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Re: Astronomy Picture of the Day

Postby abuali » 28 Aug 2010, 22:00

2010 July 12: Moons Beyond the Rings of Saturn
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Credit: Cassini Imaging Team, ISS, JPL, ESA, NASA

Explanation: What's happened to that moon of Saturn? Nothing -- Saturn's moon Rhea is just partly hidden behind Saturn's rings. In April, the robotic Cassini spacecraft now orbiting Saturn took this narrow-angle view looking across the Solar System's most famous rings. Rings visible in the foreground include the thin F ring on the outside and the much wider A and B rings just interior to it. Although it seems to be hovering over the rings, Saturn's moon Janus is actually far behind them. Janus is one of Saturn's smaller moons and measures only about 180 kilometers across. Farther out from the camera is the heavily cratered Rhea, a much larger moon measuring 1,500 kilometers across. The top of Rhea is visible only through gaps in the rings. The Cassini mission around Saturn has been extended to 2017 to better study the complex planetary system as its season changes from equinox to solstice.
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Re: Astronomy Picture of the Day

Postby abuali » 18 Apr 2013, 02:27

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Sun with Solar Flare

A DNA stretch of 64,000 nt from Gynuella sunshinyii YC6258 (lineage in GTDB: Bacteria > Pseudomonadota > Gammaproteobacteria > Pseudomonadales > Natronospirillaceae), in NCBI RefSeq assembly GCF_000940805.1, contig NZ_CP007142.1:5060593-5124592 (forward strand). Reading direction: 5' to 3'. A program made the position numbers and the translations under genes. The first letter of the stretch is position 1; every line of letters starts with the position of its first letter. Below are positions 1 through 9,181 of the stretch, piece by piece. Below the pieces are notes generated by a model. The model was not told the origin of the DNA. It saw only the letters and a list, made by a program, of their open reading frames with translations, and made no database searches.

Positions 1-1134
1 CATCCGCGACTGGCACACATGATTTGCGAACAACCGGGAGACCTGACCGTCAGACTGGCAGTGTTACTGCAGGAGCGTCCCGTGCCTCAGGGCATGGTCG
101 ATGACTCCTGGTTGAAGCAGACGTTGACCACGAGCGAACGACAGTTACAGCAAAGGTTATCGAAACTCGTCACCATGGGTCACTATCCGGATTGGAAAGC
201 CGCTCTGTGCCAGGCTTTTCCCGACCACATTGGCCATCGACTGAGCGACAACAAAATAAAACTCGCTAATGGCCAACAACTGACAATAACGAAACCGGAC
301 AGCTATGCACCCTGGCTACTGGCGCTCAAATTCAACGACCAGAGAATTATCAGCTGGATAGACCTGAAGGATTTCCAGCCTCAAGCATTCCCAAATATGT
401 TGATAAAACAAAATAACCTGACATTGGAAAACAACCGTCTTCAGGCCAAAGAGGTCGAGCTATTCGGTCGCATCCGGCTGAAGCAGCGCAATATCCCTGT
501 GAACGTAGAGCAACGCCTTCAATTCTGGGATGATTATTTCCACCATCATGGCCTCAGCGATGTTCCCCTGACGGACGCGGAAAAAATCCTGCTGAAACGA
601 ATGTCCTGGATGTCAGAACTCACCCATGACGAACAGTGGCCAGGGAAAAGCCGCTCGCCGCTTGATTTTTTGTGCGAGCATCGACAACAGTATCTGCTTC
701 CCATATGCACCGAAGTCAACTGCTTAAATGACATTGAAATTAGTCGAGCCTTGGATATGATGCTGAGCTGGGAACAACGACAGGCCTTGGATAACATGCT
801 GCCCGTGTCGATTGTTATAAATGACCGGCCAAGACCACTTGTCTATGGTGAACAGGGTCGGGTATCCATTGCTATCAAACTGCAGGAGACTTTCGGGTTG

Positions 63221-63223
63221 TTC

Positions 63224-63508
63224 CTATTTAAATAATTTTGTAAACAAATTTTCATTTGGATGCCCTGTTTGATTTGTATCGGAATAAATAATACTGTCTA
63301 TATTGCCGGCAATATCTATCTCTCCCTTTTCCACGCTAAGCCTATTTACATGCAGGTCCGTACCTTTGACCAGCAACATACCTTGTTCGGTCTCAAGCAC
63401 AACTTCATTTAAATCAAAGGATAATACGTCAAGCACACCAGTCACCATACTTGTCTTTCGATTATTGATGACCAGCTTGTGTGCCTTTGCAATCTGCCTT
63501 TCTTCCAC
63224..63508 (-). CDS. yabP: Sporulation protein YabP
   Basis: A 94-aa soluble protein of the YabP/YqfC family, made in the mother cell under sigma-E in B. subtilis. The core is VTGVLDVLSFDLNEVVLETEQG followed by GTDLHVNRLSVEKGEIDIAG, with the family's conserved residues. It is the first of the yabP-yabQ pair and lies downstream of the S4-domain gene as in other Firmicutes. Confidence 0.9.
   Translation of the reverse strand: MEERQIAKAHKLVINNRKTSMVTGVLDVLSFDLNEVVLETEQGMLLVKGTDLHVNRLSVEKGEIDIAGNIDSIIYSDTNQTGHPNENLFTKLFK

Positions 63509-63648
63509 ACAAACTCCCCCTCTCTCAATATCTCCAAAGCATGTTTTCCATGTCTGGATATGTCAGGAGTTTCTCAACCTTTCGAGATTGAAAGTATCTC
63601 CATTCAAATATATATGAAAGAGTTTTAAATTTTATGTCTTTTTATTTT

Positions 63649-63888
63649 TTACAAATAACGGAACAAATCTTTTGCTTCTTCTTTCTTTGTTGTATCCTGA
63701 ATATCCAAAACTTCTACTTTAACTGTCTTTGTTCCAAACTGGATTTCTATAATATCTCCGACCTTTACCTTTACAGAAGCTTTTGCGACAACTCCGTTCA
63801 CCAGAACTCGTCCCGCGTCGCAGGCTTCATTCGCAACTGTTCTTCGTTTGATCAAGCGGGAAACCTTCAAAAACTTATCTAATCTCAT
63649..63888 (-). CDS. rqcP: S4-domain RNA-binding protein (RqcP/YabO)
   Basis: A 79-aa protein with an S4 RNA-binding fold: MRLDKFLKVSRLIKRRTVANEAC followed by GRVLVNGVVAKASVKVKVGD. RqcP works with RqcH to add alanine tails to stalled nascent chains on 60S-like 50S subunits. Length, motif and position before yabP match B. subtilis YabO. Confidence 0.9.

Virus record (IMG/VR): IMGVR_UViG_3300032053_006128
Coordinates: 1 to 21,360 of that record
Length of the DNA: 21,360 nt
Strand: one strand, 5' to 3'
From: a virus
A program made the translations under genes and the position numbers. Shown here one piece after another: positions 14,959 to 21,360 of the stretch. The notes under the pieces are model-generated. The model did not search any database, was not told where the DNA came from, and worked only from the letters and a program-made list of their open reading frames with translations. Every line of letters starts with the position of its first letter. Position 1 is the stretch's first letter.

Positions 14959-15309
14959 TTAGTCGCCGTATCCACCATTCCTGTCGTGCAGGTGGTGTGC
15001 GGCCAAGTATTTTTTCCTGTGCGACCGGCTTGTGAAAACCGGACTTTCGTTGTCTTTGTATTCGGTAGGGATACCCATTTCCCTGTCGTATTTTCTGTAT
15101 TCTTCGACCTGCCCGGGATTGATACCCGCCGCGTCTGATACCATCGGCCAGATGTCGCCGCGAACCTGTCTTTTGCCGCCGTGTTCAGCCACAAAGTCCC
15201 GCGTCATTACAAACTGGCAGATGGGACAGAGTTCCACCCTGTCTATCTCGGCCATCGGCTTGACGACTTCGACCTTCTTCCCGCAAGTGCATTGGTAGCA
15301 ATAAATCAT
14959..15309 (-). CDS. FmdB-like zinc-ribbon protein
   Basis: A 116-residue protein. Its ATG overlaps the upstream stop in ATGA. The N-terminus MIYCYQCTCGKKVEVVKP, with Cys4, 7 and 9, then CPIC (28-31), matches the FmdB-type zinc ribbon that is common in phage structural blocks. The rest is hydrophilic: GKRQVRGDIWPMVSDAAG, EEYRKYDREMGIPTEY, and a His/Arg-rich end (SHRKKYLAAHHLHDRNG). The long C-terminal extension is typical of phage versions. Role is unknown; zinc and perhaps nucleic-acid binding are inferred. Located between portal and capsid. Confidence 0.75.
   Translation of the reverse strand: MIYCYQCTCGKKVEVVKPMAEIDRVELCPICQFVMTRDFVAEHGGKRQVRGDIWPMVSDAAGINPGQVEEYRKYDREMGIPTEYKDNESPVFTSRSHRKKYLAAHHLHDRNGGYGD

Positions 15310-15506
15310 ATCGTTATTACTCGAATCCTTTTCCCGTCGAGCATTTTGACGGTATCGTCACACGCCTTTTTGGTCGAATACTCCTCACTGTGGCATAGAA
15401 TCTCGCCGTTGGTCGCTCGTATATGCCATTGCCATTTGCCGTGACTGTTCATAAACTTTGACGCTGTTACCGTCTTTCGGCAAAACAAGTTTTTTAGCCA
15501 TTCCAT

Image Credit: NASA Solar Dynamics Observatory

Explanation: This week the Sun gave up its strongest solar flare so far in 2013, accompanied by a coronal mass ejection (CME) headed toward planet Earth. A false-color composite image in extreme ultraviolet light from the Solar Dynamics Observatory captures the moment, recorded on April 11 at 0711 UTC. The flash, a moderate, M6.5 class flare erupting from active region AR 11719, is near the center of the solar disk. Other active regions, areas of intense magnetic fields seen as sunspot groups in visible light, mottle the surface as the solar maximum approaches. Loops and arcs of glowing plasma trace the active regions' magnetic field lines. A massive cloud of energetic, charged particles, the CME will impact the Earth's magnetosphere by this weekend and skywatchers should be on the alert for auroral displays.